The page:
Sherlocking is more about utilities and OS features than apps. The original Sherlock was killed off not because Apple introduced an app, but because searching became part of the OS (via Spotlight).
I said in an earlier post that I don’t expect Apple’s journaling app to have anything like the same range of features as DayOne. The risk to DayOne is that Apple provides enough to put people off paying for DayOne’s premium features and that the developer’s don’t continue to provide enough add-on value to justify the subscription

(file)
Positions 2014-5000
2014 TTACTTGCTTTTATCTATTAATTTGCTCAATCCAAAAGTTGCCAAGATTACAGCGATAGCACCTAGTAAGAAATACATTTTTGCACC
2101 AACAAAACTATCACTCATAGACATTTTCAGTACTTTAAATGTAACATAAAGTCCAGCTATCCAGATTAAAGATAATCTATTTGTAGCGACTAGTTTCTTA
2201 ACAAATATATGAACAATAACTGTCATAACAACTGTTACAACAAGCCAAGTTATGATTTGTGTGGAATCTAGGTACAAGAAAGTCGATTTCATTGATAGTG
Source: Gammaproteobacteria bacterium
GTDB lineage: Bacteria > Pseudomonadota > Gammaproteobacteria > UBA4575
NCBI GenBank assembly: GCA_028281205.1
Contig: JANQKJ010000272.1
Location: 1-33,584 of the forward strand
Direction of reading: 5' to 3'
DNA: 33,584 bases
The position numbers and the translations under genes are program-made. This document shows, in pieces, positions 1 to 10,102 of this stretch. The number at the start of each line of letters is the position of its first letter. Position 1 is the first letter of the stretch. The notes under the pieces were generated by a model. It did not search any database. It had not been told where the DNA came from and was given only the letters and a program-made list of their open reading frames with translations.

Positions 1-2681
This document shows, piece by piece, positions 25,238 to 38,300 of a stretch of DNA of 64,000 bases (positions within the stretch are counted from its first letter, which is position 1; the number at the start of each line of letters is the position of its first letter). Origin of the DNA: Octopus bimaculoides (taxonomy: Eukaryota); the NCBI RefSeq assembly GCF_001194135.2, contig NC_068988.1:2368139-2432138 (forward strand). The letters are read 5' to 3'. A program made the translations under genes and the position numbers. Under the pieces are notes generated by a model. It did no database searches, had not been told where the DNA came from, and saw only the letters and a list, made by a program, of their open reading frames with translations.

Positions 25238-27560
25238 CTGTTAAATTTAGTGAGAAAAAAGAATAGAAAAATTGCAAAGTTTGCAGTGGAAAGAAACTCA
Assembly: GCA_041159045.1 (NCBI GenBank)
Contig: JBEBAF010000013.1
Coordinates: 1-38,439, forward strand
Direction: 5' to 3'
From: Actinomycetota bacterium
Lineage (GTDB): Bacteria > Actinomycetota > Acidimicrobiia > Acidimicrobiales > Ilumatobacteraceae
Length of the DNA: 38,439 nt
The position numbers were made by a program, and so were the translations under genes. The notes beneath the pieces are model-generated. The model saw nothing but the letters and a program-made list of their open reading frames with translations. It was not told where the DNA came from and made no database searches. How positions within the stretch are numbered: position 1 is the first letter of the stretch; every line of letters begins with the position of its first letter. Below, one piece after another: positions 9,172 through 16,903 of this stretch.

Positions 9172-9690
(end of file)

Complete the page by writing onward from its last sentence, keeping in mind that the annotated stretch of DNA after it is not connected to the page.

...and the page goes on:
Yes, good point. We’ll see how Paul Mayne adapts over time. Personally I hope it all ends with Day One becoming a noticeably better product than it is now. (I’m not saying it’s terrible currently, but there’s room for growth.)
There are about a million note-taking apps still doing business, despite Apple Notes.
A million task managers, despite Reminders.
Overcast and Pocket Casts are still in business, despite Apple Podcasts.
Day One can continue to prosper if it offers a premium worth paying for beyond the basic Apple journaling app. The company might even benefit from a larger ecosystems of users brought in by the basic Apple offering who then outgrow it.